The rays of sunlight peeked through the half-open blinds, illuminating a rainbow of book spines as Campbell Stenson reached across her bed and snoozed the beeping of her 6:30 a.m. alarm. It was the start of another day of teaching, working and studying — the routine that has defined the entirety of Stenson’s junior year at Elon University. But the sight of the dozens of hardbacks that house her most cherished stories reminds her why she decides to get out of bed every day.
Stenson lives to read and to share her passion with the world. And she does exactly that through an app on her phone: TikTok.
As she got out of bed, Stenson unlocked her phone and headed straight to her TikTok account hoping to see an increase in views and likes on the video she posted a few days ago. It was only at about 3,000 views. She quickly turned her phone off again, frustrated.
“If it's not over 10,000 views, I consider it a failure at this point,” Stenson said.
When the COVID-19 pandemic left people isolated in their homes, leaving some eager to forget the harsh realities of the world, Stenson found respite in a niche TikTok community called “BookTok,” centered around a love of reading fiction. But what was at first a fun and simple distraction, being a BookTok influencer soon skyrocketed into a means of reigniting her booklover identity, earning a small profit and jumpstarting her dream career as an author.
“It is important to me because, as cheesy as it sounds, it's part of who I am now,” Stenson said. “It’s something I do all the time. And I just value the back and forth with other creators who enjoy the same things that I do.”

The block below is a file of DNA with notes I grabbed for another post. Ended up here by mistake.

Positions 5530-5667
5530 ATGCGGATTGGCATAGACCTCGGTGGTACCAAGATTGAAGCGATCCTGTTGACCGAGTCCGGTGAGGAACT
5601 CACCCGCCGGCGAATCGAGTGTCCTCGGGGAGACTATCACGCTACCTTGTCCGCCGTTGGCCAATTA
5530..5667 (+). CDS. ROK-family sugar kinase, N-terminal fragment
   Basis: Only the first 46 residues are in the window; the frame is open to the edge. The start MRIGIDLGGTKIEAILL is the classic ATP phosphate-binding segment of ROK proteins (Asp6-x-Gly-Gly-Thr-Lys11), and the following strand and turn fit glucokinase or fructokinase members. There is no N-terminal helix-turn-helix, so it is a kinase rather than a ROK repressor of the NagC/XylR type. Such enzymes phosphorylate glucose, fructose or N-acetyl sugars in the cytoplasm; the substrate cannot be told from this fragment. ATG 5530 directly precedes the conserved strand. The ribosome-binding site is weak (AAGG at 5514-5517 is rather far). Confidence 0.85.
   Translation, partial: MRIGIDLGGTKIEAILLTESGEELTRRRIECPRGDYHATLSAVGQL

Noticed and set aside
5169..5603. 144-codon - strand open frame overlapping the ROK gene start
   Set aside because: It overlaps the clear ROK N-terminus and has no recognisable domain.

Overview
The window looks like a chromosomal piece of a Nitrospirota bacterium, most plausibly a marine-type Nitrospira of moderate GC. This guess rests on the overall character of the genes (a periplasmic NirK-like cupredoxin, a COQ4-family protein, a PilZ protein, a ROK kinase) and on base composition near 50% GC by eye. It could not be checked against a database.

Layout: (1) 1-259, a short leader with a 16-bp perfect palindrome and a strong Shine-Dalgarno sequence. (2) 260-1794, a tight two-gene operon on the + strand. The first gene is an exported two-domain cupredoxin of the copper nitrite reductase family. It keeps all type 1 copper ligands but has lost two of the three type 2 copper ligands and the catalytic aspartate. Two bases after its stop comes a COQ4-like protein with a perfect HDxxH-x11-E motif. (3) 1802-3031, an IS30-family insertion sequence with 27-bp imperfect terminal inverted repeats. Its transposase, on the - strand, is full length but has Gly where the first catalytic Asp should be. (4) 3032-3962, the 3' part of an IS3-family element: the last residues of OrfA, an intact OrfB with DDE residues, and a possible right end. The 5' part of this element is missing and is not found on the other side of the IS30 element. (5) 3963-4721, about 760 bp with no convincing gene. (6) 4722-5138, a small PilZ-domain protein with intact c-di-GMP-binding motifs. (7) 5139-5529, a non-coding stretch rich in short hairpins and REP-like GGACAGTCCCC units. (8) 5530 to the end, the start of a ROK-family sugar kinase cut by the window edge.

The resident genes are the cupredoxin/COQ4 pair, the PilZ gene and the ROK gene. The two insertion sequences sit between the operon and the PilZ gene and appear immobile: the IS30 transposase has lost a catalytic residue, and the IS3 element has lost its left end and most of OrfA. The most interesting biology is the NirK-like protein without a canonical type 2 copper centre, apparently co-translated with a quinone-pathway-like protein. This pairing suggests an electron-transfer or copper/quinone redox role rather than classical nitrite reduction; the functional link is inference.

With over 63,000 followers and 1.9 million likes, Stenson said she makes her BookTok account a priority and keeps herself on a strict schedule to maintain a consistent following while still juggling her academic responsibilities.
Every Monday, Wednesday and Friday at 4 p.m., a new video from the account @bookswithcam pops up on thousands of phone screens with a new recommendation, a book haul or reading vlog. Stenson said she posts at these times religiously after discovering a way to navigate the TikTok algorithm and post at the exact time before most of her followers will open the app. She said her account wouldn’t stay afloat without likes and follower engagement.
Even with her rigid posting routine and tactful analysis of analytics, Stenson has ensured that the administrative side of BookTok never overshadows her passion for reading.
At 7 a.m., before heading off to an elementary school in Burlington to work as a teaching assistant and fulfill a requirement for her elementary education major, Stenson tackled the first order of business: read at least one chapter of whatever book currently sits on her bedside table. This could range from a binge-worthy romance to an 800-page epic fantasy.
No matter what story awaits her, she can’t help but remember the first books that made her fall in love with literature. The “Maximum Ride” saga by James Patterson was not just Stenson’s favorite series in fifth grade, it was her prized possession.
“I still have the first book, and it’s all crinkled and broken,” Stenson said. “But I really liked reading once I started reading ‘Maximum Ride.’ I read it over and over and over again because nothing could compare.”